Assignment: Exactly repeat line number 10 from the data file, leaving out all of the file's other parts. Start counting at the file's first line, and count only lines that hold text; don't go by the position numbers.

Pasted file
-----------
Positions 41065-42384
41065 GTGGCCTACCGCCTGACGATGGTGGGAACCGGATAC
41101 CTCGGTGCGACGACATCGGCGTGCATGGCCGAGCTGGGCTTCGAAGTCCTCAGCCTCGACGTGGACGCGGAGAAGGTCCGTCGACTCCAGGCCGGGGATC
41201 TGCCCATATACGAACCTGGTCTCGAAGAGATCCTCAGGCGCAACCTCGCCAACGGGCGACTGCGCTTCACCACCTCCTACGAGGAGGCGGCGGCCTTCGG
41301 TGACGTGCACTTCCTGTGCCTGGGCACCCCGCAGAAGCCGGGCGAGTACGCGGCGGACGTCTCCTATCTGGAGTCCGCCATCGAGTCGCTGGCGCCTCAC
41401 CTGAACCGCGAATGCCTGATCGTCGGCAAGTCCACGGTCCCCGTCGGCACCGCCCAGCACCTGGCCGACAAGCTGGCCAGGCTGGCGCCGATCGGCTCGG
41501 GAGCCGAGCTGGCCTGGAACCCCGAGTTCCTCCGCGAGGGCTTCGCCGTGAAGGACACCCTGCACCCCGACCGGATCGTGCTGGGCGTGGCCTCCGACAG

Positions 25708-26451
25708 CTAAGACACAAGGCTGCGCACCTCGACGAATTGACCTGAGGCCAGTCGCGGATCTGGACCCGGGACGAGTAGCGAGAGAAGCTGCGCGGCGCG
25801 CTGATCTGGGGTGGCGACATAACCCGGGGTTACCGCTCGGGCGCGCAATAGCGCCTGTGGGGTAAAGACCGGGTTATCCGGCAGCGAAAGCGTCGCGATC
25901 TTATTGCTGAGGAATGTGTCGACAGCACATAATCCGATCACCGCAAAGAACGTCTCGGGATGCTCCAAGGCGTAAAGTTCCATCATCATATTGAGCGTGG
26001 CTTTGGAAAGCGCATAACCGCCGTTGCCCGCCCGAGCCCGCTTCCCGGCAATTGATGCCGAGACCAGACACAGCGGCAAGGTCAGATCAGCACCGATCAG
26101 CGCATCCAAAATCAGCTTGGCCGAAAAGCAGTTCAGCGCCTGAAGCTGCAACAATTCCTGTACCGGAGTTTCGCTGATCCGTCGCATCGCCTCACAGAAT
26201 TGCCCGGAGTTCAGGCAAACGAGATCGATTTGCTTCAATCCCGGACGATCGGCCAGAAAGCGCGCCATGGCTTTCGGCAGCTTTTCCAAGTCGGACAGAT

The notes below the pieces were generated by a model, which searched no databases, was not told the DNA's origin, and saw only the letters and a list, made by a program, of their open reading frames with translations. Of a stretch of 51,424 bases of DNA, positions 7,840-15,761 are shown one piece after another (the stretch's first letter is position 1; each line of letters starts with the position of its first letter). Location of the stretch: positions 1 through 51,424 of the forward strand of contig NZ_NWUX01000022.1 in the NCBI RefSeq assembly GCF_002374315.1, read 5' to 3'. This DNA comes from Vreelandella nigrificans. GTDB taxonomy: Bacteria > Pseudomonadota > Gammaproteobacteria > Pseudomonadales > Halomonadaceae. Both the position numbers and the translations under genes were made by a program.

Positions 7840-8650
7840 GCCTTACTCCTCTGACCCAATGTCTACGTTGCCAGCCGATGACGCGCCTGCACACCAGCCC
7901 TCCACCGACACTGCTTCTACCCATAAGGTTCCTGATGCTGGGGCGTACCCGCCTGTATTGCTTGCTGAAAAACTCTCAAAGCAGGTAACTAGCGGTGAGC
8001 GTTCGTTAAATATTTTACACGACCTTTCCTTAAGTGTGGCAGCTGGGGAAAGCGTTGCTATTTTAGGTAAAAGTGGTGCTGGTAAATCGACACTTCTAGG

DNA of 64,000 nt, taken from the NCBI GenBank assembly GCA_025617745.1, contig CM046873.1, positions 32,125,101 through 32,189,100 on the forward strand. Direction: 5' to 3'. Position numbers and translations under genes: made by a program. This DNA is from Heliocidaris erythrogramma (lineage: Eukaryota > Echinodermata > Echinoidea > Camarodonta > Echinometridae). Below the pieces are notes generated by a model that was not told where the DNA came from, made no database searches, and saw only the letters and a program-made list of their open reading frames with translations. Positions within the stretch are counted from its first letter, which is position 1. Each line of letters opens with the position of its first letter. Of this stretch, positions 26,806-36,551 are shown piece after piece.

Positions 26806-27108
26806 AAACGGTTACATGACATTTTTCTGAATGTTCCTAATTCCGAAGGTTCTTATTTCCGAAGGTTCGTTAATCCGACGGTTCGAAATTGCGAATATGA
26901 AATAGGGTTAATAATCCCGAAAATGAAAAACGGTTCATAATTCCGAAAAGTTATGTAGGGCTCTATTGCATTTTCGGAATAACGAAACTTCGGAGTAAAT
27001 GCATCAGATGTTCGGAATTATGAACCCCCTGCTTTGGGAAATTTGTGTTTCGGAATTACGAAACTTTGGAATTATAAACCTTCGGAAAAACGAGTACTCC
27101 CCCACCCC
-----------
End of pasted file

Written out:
25801 CTGATCTGGGGTGGCGACATAACCCGGGGTTACCGCTCGGGCGCGCAATAGCGCCTGTGGGGTAAAGACCGGGTTATCCGGCAGCGAAAGCGTCGCGATC